FIG. 17D is an end-on view of this embodiment of clip 103 in the deployed configuration. This figure depicts one exemplary manner of coupling wire-like body 397 with body 301. Here, wire-like body 397 is looped through each of apertures 398 (shown to be obscured with dashed lines). Wire-like body 397 has two end tips 402 which are configured to resist being pulled through apertures 398. FIGS. 17E-F are enlarged perspective views of one end tip 402 coupled with clip body 301. In the exemplary embodiment of FIG. 17E, end tip 402 is bent to a substantially ninety degree angle to resist pull-through. In the exemplary embodiment of FIG. 17F, end tip 402 has enlarged portions 403 that are larger than aperture 498 and therefore prevent pull-through. Enlarged portions 403 can formed in any manner such as by adding a solder ball, laser welding a ball shape, crimping on a radio opaque marker and the like. Although one wire-like body 397 is used to form four LA members 306 in these embodiments, it should be noted that each LA member 306 can be formed from a separate wire-like body 397.

Like the embodiments described above with respect to FIGS. 3A-16F, LA and RA members 306 and 307 can be configured in any manner desired even though fabricated from a separate body 397. For instance, LA members 306 can be arranged symmetrically or asymmetrically, as depicted in the end-on view of FIG. 17G. Also, each LA member can have any shape desired, including the polygonal shape with rounded comers depicted in the end-on view of FIG. 17H. Here, each LA member 306 is optionally formed from a separate body 397. Furthermore, body 397 is not limited to wire-like shapes and including, but not limited to ribbon-like, flap-like, petal-like, and tubular. The width and thickness of body 397 can also be varied as desired.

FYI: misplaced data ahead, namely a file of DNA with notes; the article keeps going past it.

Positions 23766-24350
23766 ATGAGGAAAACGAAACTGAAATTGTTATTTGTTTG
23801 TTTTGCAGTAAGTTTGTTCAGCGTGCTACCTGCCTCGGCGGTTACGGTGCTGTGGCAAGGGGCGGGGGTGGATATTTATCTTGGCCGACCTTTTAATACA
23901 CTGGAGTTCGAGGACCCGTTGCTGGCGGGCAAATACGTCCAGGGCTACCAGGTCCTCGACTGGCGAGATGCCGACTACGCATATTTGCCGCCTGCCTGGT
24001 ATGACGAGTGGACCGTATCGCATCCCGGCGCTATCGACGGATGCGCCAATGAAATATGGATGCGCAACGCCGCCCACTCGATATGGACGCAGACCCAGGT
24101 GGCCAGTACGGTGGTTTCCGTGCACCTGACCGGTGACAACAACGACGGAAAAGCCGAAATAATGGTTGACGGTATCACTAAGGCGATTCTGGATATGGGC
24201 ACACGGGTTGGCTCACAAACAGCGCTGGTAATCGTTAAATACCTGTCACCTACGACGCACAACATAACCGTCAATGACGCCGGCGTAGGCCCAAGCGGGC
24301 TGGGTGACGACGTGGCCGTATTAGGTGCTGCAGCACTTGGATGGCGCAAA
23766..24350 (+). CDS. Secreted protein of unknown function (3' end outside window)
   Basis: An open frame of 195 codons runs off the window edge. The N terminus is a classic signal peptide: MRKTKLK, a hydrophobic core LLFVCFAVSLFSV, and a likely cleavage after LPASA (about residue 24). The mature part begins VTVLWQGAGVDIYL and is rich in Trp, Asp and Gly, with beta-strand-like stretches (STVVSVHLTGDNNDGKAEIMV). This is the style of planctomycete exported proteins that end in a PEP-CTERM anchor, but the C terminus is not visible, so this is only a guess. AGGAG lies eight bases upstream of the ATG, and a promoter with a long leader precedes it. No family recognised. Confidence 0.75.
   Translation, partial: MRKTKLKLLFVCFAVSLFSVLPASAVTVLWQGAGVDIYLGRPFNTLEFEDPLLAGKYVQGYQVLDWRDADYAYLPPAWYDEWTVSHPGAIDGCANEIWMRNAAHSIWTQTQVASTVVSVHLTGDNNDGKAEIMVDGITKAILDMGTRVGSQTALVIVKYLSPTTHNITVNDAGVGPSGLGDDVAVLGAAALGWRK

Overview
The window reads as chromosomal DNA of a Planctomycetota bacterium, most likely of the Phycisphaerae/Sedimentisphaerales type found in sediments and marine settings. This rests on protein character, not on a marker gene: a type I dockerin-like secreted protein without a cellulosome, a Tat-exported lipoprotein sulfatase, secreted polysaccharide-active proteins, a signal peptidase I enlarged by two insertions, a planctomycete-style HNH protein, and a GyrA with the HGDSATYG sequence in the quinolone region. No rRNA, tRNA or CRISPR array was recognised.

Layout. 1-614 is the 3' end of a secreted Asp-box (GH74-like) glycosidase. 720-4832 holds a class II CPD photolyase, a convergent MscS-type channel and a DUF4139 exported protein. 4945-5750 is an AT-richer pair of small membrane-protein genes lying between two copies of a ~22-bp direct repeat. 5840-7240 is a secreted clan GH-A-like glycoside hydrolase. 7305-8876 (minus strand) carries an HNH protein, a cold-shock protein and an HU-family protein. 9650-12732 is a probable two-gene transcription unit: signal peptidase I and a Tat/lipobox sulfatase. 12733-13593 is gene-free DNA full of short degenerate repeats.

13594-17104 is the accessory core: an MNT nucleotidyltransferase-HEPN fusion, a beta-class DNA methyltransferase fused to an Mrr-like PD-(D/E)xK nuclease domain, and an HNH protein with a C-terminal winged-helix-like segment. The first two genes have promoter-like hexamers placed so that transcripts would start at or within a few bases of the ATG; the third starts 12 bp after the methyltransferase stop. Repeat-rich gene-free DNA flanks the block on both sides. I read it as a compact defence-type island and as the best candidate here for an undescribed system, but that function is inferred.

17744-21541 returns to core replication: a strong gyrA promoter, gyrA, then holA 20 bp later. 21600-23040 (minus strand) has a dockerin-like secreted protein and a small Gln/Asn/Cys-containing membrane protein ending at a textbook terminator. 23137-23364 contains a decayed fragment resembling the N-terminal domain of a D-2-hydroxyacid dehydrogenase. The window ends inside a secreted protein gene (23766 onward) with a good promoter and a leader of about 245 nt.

In other exemplary embodiments, one or more wire-like bodies 397 are used to form the entire clip 103. FIG. 17I is a frontal view depicting clip 103 with LA and RA members 306 and 307, end portions 303 and 304 and central portion 305 all formed from a single wire-like body 397. Wire-like body 397 is coiled to form central portion 305 and then shaped to form end portions 303 and 304 as well as LA and RA members 306 and 307. Wire-like body 397 in end portions 303 and 304 can have the same or a different thickness as body 397 in central portion 305. The thickness can be varied in any manner such as through grinding, electro-polishing and the like. Here, wire body 397 is looped to form end portions 303 and 304 and LA and RA members 306 and 307 and then joined to itself at junctions 406. In another embodiment, end portions 303 and 304, as well as LA and RA members 306 and 307 are formed from another wire-like body 397 that is mechanically joined (e.g., welded, soldered, crimped, glued, etc.) with the wire-like body forming central portion 305.